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published Jan 1, 2012
University of South Dakota
South Dakota’s snowmobile trail system is maintained without any contribution from general fund dollars, but brings substantial economic activity into the state. This study estimates the magnitude of that economic activity and its effect on the overall state economy.
published Jun 30, 2018
Institute of Outdoor Recreation and Tourism at Utah State University
An analysis on the value of snowmobiling to Utah’s economy, the sociodemographic composition of participants, and more.
published Sep 1, 2014
American Council of Snowmobile Assns. (ACSA)
Many snowmobile trail managers are facing new management challenges related to OHV use that have been evolving over the past ten to fifteen years. This evolution has included significant growth in overall OHV numbers, the addition of wider side-by-side utility vehicles (UTVs), and some OHVs now being equipped with tracks. Consequently a growing number of local administrators must evaluate what’s best for their local area: continuing to provide only ‘single use’ motorized trails for snowmobiles – or integrating concurrent snowmobile/OHV use onto some groomed trails.
published Dec 31, 2006
International Association of Snowmobile Administrators (IASA)
The growth in ATV numbers has driven a desire for more places to operate them recreationally on trails. In some areas of the Snowbelt this has led to a growing interest for ATV operation on groomed snowmobile trails during the winter season. This can be a challenge for land and trail managers.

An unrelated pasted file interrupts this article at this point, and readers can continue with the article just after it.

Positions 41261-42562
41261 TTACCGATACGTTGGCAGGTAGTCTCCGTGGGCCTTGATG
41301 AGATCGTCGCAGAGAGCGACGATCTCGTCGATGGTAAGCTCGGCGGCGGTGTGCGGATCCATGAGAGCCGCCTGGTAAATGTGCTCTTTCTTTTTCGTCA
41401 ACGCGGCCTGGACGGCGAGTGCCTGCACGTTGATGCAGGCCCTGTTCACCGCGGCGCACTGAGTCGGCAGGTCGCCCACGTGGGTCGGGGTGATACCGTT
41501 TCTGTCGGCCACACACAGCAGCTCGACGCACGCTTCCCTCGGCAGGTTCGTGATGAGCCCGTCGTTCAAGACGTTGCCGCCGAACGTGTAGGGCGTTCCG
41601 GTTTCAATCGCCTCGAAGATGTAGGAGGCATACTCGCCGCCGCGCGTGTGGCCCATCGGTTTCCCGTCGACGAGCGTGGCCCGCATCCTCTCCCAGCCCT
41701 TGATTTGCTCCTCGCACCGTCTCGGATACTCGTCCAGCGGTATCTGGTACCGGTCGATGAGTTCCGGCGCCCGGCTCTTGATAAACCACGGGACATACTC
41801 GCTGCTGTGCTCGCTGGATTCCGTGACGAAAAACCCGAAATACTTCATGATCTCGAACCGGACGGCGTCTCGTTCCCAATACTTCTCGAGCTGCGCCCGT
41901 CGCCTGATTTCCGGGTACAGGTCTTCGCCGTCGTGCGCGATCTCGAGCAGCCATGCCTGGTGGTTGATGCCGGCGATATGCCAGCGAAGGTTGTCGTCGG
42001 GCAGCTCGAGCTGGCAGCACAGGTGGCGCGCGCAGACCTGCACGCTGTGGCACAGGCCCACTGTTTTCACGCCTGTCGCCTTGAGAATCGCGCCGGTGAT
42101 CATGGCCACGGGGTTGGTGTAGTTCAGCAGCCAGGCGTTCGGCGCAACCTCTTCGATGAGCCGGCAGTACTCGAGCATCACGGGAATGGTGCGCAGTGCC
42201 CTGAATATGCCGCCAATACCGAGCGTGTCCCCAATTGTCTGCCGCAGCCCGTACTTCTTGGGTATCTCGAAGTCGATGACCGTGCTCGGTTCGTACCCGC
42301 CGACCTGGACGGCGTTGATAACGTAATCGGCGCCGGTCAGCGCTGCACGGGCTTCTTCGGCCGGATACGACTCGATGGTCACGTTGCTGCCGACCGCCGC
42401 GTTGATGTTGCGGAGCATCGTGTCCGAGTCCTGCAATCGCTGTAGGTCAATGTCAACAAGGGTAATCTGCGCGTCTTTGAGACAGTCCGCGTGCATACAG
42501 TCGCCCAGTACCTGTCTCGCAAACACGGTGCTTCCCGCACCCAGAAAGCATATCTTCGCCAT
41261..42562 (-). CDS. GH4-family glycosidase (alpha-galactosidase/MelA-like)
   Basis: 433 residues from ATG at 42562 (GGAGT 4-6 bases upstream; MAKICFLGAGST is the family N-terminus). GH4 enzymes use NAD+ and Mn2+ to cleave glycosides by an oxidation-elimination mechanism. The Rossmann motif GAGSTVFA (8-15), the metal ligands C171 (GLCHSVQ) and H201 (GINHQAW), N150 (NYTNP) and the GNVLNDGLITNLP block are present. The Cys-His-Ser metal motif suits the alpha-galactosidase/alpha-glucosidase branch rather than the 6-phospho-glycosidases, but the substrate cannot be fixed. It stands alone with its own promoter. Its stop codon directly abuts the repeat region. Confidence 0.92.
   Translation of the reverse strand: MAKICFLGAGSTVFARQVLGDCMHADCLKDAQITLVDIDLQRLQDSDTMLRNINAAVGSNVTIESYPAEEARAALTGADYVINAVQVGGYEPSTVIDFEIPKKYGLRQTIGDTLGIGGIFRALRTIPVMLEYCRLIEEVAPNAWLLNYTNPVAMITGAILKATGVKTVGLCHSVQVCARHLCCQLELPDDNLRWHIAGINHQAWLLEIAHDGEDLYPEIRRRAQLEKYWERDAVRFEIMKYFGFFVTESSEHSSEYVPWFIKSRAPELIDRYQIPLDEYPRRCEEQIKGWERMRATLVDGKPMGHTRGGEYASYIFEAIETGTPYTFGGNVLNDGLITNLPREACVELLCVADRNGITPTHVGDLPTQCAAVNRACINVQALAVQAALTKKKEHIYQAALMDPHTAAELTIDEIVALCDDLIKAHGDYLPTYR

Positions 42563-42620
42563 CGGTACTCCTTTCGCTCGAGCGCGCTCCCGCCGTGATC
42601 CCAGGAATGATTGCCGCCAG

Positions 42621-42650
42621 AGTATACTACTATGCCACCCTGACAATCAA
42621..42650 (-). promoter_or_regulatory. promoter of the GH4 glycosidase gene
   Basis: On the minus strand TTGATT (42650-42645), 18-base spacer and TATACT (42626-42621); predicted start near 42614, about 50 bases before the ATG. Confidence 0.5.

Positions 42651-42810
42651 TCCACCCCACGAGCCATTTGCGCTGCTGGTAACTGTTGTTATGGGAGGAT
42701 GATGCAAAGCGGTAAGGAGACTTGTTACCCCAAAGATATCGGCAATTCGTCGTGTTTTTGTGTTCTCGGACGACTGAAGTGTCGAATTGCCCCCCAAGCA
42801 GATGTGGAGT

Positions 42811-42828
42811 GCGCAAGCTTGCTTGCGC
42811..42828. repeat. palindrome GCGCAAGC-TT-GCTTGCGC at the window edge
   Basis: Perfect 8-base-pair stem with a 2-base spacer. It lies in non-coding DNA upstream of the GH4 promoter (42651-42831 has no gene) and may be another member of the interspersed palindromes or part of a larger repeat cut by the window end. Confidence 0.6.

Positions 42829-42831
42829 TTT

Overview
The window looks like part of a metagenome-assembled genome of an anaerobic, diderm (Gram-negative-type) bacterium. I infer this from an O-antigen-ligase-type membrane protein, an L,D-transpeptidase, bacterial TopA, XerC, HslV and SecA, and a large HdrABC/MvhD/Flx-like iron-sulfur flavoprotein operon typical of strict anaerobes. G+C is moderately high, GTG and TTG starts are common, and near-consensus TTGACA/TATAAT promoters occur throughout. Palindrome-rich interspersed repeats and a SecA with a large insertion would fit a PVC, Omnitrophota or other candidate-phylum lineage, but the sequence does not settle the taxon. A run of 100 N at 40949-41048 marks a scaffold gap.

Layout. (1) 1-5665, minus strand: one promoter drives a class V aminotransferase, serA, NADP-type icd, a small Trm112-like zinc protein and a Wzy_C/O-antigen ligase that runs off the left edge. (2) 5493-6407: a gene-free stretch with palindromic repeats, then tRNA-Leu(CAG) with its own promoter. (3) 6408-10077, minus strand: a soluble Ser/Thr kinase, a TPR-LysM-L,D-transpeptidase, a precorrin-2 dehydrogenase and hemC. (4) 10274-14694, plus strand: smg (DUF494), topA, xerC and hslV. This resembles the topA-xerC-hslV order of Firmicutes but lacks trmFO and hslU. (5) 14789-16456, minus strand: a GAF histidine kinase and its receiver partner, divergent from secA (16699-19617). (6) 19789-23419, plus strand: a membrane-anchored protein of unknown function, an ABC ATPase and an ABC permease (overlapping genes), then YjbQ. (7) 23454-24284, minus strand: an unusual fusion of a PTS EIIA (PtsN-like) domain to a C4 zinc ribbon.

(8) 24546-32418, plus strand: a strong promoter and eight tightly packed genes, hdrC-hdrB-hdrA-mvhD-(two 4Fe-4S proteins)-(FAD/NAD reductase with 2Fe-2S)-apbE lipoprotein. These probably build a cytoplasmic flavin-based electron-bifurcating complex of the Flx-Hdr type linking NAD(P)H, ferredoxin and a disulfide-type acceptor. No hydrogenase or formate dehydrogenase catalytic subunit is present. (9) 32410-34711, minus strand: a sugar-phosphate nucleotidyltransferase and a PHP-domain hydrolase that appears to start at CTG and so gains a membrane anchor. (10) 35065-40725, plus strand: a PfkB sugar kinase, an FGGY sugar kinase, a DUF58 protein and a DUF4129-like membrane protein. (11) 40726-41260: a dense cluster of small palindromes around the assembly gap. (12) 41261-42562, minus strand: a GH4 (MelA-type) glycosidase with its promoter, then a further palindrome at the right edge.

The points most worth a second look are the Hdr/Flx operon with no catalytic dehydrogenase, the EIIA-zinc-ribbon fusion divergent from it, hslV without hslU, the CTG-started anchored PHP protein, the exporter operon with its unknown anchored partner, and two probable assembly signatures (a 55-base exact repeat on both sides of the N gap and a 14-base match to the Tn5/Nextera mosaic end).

published Jul 1, 2014
Bureau of Business and Economic Research, University of Montana
The Bureau of Business and Economic Research’s most recent surveys suggest that about 8 percent of the state's households include snowmobile recreationists. Nearly always, the whole family participates. With an average household size of about 2.5, perhaps as many as 100,000 Montanans participate in the sport each winter.
published Jun 1, 2017
Department of Economics, Boise State University
Snowmobiling provides a major recreational opportunity in Idaho given the State’s climatic conditions and mountainous terrain. In addition to the enjoyment provided by snowmobiling, it generates significant impacts in terms of employment and economic activity in many counties and for the State as a whole. In order to estimate the economic importance of snowmobiling in Idaho, the Idaho Department of Parks and Recreation (IDPR) contracted with the Department of Economics at Boise State University (BSU) to perform this study of snowmobiling on a county by- county basis and statewide.
published Jun 1, 2012
Illinois Center for Transportation
The main objectives of this report were to provide the Illinois Department of Transportation (IDOT) with guidelines for the structural design of bicycle trail pavement and recommendations for bicycle trail pavement maintenance.
published Jun 1, 2011
Los Angeles County Metropolitan Transportation Authority
The Los Angeles County Metropolitan Transportation Authority (Metro) recently began studying the ways
in which bicycling, for transportation and in combination with transit, can reduce automobile use and lower
greenhouse gas (GHG) emissions. The first of these focused studies concentrated on the Metro Orange
Line and parallel bicycle path. This Bicycle Rail Trip Analysis and Greenhouse Gas Emissions Study
looks more broadly at bicycle trips to and from Metro Rail. The purpose of this study is to establish the
benefits of providing an integrated transportation system where bicyclists are accommodated at train
stations and on trains.
published Dec 1, 2016
Minnesota Department of Transportation
This project estimated the economic impact of the bicycling industry and events in Minnesota, estimated bicycling infrastructure use across the state, and assessed the health effects of bicycling in the Twin Cities metropolitan area (TCMA).
published Dec 24, 2010
The purpose of this study was to evaluate fitness and health adaptations from a training program riding all-terrain vehicles (ATV) and off-road motorcycles (ORM) as the exercise stimulus.
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